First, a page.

China to Urge State Sector to Improve Quality of Belt and Road Projects
China will push centrally administered state-owned enterprises (SOEs) to pay closer attention to the quality of their Belt and Road projects, a central government official said at a conference.
The State-owned Assets Supervision and Administration Commission (SASAC) under the State Council, China’s cabinet, will ask SOEs directly administered by the central government to improve the quality of their projects under the Belt and Road Initiative, said Xia Qingfeng, director-general of SASAC’s publicity bureau.
SASAC will also ask the SOEs to strengthen cooperation with governments and corporations in countries that have signed up for the initiative, Xia said Wednesday on the sidelines of the Belt and Road Forum for International Cooperation.
The Belt and Road was first proposed by President Xi Jinping in 2013 with the stated goal of developing global transport and trade infrastructure using Chinese expertise and financing.
Xia said that China’s central SOEs are managing more than 3,100 Belt and Road projects. From 2013 to 2018, Chinese companies’ total direct investment in countries involved in the initiative amounted to more than $90 billion, according to a SASAC statement (link in Chinese).
Infrastructure construction has been one of the major focuses of the initiative. Central SOEs have built crude oil and natural gas pipelines in countries like Russia and Myanmar; they have raised power transmission lines in neighboring countries including Russia; and they have completed a railway in Kenya, according to Xia.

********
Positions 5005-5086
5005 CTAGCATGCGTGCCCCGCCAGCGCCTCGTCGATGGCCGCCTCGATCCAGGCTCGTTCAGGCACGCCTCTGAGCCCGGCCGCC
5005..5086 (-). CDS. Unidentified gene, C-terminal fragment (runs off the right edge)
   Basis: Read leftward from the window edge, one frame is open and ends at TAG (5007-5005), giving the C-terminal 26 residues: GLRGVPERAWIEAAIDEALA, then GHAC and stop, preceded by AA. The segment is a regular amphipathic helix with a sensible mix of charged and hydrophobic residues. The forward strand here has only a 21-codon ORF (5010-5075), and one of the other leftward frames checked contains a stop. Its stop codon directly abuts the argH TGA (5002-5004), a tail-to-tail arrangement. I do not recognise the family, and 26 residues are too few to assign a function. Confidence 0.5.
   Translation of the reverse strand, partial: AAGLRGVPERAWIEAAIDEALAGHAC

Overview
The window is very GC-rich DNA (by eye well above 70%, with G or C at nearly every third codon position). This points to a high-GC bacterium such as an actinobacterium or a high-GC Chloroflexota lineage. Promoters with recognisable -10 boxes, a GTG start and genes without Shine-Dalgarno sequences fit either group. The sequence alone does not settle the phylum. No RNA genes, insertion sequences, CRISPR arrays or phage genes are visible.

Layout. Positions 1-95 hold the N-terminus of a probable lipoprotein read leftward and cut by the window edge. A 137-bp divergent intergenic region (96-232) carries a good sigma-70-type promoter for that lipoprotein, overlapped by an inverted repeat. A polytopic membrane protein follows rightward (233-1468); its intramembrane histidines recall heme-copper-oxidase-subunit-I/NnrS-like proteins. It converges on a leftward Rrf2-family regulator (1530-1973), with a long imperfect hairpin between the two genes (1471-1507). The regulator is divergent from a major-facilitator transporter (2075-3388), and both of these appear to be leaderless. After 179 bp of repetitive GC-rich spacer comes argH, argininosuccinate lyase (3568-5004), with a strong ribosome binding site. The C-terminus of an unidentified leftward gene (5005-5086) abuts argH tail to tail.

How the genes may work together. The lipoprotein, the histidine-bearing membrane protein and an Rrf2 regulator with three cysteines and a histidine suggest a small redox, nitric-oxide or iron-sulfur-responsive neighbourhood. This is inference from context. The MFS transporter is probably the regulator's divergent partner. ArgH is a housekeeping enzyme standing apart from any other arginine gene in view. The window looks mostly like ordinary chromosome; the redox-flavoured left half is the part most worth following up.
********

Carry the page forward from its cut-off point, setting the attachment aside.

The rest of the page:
China’s central SOEs account for more than 60% of the infrastructure projects under or awaiting construction that Chinese businesses have undertaken in Belt and Road countries, Xia said.
However, concerns have emerged over the debts that countries have had to take on for some Belt and Road projects. Malaysia recently resuscitated a stalled multibillion-dollar railway project with China after managing to reduce the costs by one-third from the initial plan due to the Southeast Asia country’s concerns that the project would saddle it with excessive debt.
China has lately grown more sensitive to the issue. Yi Gang, governor of the country’s central bank, said Thursday that China will take measures to contain debt risks arising from Belt and Road projects. International Monetary Fund chief Christine Lagarde hailed the comments as “very welcome steps” in the right direction.
A recent report by the Grandview Institution, a government advisory research group in China, has advised domestic companies that invest in overseas ports to strike a better balance between commercial and strategic interests in future Belt and Road projects. So far, port investment has been dominated by China’s state sector, the report found, with central SOEs accounting for 82% of investment.
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